Specify the statistical methods that were used to analyze them. Restrict tables and figures to those needed to explain the argument of the paper and to assess the supporting data. Use graphs as an alternative to tables that require many entries. Do not duplicate data in graphs and tables. Avoid nontechnical uses of technical terms in statistics, such as “random” (which implies randomizing device), “normal”, “significant”, “correlations” and “sample”. Where scientifically appropriate, analysis of the data by such variables as age and sex should be included.
Emphasize the new and important aspects of the study and the conclusions that follow from them. Do not repeat in detail the data or other information given in the Introduction or the Results section. For experimental studies, it is useful to begin the discussion by briefly summarizing the main findings. Compare and contrast the results with the study, and explore the implications of the findings for future research and for clinical practice.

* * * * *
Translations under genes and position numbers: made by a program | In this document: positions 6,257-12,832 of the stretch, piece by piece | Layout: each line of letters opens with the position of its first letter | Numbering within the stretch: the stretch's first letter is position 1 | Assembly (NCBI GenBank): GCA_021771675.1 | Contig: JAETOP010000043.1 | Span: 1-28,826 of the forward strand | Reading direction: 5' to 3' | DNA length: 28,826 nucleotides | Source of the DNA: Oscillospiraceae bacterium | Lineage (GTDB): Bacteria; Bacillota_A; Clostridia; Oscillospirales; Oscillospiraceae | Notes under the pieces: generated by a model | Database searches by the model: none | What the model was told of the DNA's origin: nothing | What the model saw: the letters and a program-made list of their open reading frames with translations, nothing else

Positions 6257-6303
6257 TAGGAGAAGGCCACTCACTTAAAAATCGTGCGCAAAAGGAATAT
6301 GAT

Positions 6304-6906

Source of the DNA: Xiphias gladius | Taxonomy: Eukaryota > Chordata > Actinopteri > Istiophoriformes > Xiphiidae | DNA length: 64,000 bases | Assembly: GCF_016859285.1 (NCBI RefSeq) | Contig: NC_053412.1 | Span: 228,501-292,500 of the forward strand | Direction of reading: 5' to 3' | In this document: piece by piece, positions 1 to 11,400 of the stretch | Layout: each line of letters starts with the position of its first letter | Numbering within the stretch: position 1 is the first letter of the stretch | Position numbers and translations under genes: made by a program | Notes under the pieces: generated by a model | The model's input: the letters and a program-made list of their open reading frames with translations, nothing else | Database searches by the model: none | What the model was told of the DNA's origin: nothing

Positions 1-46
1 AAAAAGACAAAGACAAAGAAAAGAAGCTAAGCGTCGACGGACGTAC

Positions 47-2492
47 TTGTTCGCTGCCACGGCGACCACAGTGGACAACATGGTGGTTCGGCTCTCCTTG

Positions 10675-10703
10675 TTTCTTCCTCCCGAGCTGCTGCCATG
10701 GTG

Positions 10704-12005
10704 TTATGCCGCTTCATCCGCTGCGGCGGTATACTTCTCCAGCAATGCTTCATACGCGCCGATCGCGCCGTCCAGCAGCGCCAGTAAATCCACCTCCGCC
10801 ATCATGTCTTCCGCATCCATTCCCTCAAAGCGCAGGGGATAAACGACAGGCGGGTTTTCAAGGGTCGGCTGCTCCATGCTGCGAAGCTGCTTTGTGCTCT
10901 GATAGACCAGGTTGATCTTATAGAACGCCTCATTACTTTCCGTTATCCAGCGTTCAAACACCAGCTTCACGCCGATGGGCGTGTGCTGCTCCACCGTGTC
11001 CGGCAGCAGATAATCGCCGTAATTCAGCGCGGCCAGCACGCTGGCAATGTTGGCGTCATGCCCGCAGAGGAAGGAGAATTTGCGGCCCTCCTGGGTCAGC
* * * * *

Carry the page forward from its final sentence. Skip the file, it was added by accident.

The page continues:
Link the conclusions with the goals of the study but avoid unqualified statements and conclusions that are not adequately supported by the data. In particular, avoid making statements on economic benefits and costs unless the manuscript needs the appropriate economic data and analysis.
This section should state the person(s)/firms that the author is required to acknowledge. Those who contributed to the work but do not meet our authorship criteria should be listed in the Acknowledgment with a description of the contribution. Authors are responsible for ensuring that anyone named in the Acknowledgment agrees to be named.